Never say no to anything. You never know what little jobs can lead to. Some of the most insignificant jobs that I have done for free have led me down a very quick path to success. Getting a coffee for someone may seem like a pain in the a** at the time, but can make someone’s day and people remember these things. Intern as much as you can and do it with a smile. Don't cry or complain in front of anyone. We all cry and complain but never in front of anyone!!!!!!
How did your work as a coordinator prepare you for work as a Costume Designer?
This is a job that is built on building blocks. You cannot just jump into being a shopper or designer without the proper training. Coordinating teaches you a lot about a budget and scheduling and preparedness. It taught me to always be two steps ahead and to prioritize. It also introduces you to a lot of contacts in the fashion world and other resources you'd never thought you'd need. You also realize how important the team is to a costume designer. We are nothing as designers without a team of hardworking talented people to support.
Your most recent film, Maladies, looks to be a period film. Did this present a bigger challenge than your work as the assistant costume designer on the contemporary show Royal Pains?
The basics are the same. Breaking down the script, creating character worlds. But the challenges are different. The biggest challenge is making sure the clothes are period and draw people into that world without being distracting. This was a very stylized film directed by an amazing artist, Carter, so we really wanted to create a very controlled environment with regard to color and characters. For example, every single background person wears a hat. While this is not periodically necessary, we felt it was important to create that look. We wanted a very specific costume environment for the background. There is a lot of research involved, which I love.
After you read the script, what is your process in concluding how each character should dress?
I initially have my own instincts and ideas on what kinds of clothes the character would wear. I take the cues from the writing to determine how traditional, eccentric, etc. I think about the characters emotional state. If they are hiding something, pretending to be something they aren't, that kind of thing. I then have several meetings with the director and go through the script page by page. I think about the character arcs, what the mood is. There is also a great deal of input from the actors themselves. This is often where most of the finishing touches and personality pieces can come into play. It’s very important to me for the actor to feel completely comfortable with the choices. I love the collaborative process and coming up with the finished product of a really well thought out, fully formed wardrobe that is honest and special.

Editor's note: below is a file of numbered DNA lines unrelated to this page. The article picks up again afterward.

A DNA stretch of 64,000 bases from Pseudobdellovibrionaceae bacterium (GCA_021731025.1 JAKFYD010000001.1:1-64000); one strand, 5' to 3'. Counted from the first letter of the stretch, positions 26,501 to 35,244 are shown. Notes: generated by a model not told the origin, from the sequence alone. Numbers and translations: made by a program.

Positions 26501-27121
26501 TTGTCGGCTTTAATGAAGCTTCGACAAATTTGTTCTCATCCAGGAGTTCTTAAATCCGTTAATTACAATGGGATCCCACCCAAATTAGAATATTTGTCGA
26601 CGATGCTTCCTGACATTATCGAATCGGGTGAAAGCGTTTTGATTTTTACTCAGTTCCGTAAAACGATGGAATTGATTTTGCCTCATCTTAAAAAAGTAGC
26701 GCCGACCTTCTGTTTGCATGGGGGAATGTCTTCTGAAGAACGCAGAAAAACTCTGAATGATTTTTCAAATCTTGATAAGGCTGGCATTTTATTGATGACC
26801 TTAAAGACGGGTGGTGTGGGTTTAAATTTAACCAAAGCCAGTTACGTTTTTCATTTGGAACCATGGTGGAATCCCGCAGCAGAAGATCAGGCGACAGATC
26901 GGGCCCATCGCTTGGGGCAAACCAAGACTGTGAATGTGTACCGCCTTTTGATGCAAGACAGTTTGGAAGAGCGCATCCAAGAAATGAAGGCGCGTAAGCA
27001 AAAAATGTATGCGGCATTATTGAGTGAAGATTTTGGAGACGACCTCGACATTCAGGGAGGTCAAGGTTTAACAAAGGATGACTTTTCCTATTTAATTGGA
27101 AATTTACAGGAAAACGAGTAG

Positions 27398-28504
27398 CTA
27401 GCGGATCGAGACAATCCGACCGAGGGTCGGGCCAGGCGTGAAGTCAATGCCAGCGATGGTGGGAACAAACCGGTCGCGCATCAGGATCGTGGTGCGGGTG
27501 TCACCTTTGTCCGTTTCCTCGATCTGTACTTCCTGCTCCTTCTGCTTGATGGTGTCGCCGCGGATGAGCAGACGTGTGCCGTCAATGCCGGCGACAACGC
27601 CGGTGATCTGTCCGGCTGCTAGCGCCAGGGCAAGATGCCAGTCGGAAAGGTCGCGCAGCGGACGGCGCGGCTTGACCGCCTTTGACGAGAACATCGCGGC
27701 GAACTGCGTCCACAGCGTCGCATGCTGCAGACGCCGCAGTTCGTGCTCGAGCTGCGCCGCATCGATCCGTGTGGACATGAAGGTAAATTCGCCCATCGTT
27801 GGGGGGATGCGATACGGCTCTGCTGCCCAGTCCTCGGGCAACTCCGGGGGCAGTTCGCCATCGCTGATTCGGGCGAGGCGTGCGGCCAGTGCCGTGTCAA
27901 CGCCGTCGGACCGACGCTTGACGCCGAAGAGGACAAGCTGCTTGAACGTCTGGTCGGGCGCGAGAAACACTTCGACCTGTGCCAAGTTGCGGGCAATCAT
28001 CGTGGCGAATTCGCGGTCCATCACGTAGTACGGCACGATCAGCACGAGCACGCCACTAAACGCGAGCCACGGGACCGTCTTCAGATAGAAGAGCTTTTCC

How do maintain the integrity of your design while still pleasing the actors, producers and director?
This is often tricky. You have to really believe in your choices and have reasons behind that choice. You have to pick your battles. If an actor hates something they are wearing, everyone’s day will be hell. Sometimes you have to just move on and realize that those pants that you love will never see the light of day. Often the designer and the actor will love a costume and the director will hate it and when that happens you just move on.
How does your collaborative process with the actors differ from your process with the producers and director?
With actors there is a sensitivity you have to have and you have to develop a personal connection. You are seeing them at a venerable state and every actor is different. I've dressed actors that are like mannequins and will wear whatever you want them to- doesn't matter to them. They completely trust you or just don't have that strong a connection to the costume for that particular project. Other actors have very specific ideas about how they want their clothes to feel, like shoes, or fabrics. Other actors say they don't care as long as they look skinny. Everyone is different. It is extremely important to me that an actor feels comfortable and confident in the costume choices.
With regards to directors: It is ultimately their vision and I am there to facilitate that. I love working with directors that are very specific and have a clear sense of the overall look of the film.
What is your proudest moment as a costume designer so far?
Maladies was an amazing experience and was so much fun. It really was great to work with such a talented director who is a beautiful artist and created such a stunning world. At the same time we had a lot of creative freedom and came up with some really fun costumes. The actors are some of the finest in the industry and were great to collaborate with. I had a team of amazingly talented people in my department and it made all the difference in the world.

Thanks for the great answers, Jess!

Above is a picture taken by Georgia Kral of the filming of "Maladies."

Sunday, January 30, 2011

Mia Cusumano- Casting Associate

My most recent internship was in the casting department of the ABC show "Body of Proof"starring Dana Delaney that premieres Tuesday, March 29th. I was in my last week as a stitcher intern at Glimmerglass Opera when I applied. By that Monday I was trying to find my way to Queensborough Community College for my first day on a gig my former professor had gotten me when I called Mia and scheduled an interview for that Wednesday like she had asked in an e-mail a couple of days earlier. The first chance I got after that, I went online and looked her up like a creep. Turns out she had gone to FIT and somehow made her way into casting. I thought, “That’s awesome!” because I had always thought of trying to do the same thing.